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evalb

evaluate as a Boolean expression

 

Calling Sequence

Parameters

Description

Thread Safety

Examples

Calling Sequence

evalb(x)

Parameters

x

-

expression

Description

• 

The evalb command forces the evaluation of expressions involving relational operators, using a three-valued logic system.  The return values are true, false, and FAIL. If evaluation is not possible, an unevaluated expression is returned.

• 

Normally expressions containing the relational operators =, <>, <, <=, >, and >= are treated as algebraic equations or inequalities by Maple.  However, when passed as arguments to the evalb command (or when appearing in a Boolean context in an if or while statement), they are evaluated to true or false if possible.

• 

Note that expressions involving > and >= are converted into equivalent expressions involving < and <=, respectively.

• 

An evalb call using <, <=, >, or >= returns evaluated only with arguments of type extended_numeric, complex, or string. For more on string comparisons, see the section Operations on Entire Strings in Using Strings in Maple.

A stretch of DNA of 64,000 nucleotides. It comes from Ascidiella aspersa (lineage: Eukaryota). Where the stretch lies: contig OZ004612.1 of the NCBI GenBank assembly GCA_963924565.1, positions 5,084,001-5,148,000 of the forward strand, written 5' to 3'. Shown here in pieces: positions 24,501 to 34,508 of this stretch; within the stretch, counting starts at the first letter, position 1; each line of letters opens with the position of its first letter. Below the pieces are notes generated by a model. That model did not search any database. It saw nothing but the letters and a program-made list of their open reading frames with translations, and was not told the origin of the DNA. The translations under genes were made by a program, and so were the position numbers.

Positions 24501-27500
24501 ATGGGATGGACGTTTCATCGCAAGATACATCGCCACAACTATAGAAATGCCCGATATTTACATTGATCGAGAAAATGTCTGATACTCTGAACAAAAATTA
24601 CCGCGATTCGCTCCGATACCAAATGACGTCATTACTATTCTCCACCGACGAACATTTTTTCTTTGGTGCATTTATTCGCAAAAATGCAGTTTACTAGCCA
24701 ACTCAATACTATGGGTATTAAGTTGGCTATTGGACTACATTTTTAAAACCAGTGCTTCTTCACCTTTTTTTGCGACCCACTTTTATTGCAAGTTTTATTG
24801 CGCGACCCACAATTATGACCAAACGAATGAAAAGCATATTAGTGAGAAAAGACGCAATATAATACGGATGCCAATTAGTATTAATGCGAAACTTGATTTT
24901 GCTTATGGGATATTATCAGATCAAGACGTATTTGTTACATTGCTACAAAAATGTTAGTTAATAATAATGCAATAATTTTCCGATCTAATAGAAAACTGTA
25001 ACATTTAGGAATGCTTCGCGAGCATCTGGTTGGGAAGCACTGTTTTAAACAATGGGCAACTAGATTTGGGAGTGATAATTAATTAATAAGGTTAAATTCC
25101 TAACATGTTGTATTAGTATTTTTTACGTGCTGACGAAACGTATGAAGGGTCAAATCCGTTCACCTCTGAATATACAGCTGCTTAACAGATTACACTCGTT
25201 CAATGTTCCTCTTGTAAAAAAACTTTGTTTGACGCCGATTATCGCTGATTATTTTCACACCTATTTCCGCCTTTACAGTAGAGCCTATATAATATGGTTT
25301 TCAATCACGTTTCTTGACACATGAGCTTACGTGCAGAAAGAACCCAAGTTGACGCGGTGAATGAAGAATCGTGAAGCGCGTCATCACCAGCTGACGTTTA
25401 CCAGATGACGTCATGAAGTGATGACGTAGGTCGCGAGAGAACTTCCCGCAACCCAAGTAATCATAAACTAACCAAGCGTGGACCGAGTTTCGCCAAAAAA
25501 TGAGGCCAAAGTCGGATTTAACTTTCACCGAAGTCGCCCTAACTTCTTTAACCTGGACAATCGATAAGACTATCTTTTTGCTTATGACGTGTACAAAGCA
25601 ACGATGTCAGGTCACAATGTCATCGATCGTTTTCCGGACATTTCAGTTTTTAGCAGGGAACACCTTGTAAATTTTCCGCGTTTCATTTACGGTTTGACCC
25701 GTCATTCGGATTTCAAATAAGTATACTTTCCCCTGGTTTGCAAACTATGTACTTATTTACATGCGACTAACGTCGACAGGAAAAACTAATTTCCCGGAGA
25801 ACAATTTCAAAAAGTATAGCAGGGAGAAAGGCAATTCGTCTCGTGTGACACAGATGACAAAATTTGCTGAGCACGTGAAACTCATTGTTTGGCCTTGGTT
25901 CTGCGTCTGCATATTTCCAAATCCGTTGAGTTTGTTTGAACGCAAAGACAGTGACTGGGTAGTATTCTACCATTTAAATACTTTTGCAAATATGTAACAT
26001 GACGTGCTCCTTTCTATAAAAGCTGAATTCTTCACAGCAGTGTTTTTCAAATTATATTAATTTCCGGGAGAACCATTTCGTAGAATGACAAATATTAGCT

Important: The evalb command does not simplify expressions. It may return false for a relation that is true. In such a case, apply a simplification to the relation before using evalb.

  

Important: The evalb command does not perform arithmetic for inequalities involving <, <=, >, or >=. It may return unevaluated when a relation is true. In such a case, perform the arithmetic operations before using evalb.

Thread Safety

• 

The evalb command is thread-safe as of Maple 15.

• 

For more information on thread safety, see index/threadsafe.

Examples

x = x;

x=x

(1)

evalb(x=x);

true

(2)

evalb(x=y);

false

(3)

a:=2:

b:=2:

evalb(a=b);

true

(4)

evalb(Float(infinity)<infinity);

false

(5)

evalb(Float(undefined)<undefined);

false

(6)

evalb(Re(x)<>Re(x+1));

true

(7)

The evalb command cannot be used in some cases.

evalb(x>y);

y<x

(8)

evalb(2+3*I<3+4*I);

FAIL

(9)

In some cases, you must subtract the right-hand side from the left-hand side before evaluating inequalities that use <, <=, >, or >=.

evalb(Re(x)<Re(x+1));

x<1+x

(10)

evalb(Re(x)-Re(x+1)<0);

true

(11)

The evalb command uses address tests to determine equality.

evalb(Re(x)<=Re(x));

true

(12)

You must convert symbolic arguments to floating-point values when using the evalb command for inequalities that use <, <=, >, or >=.

evalb(sqrt(5)>2);

2<5

(13)

evalb(evalf(sqrt(5))>2);

true

(14)

Alternately, in this case you could use the is command to evaluate the boolean expression, without using evalf.

is(sqrt(5)>2);

true

(15)

The evalb command can be used in combination with any number of packages.

evalb(StringTools[Search]("2","This sentence does not contain any numbers.")=0);

true

(16)

The evalb command can be used to check if an equation has an x-term.

evalb(coeff(x^3+2*x^2-5,x)<>0);

false

(17)

evalb(coeff(x^3+2*x^2-5, x^2)<>0);

true

(18)

See Also

Boolean

is

testeq

type/complex

type/extended_numeric

Using Strings in Maple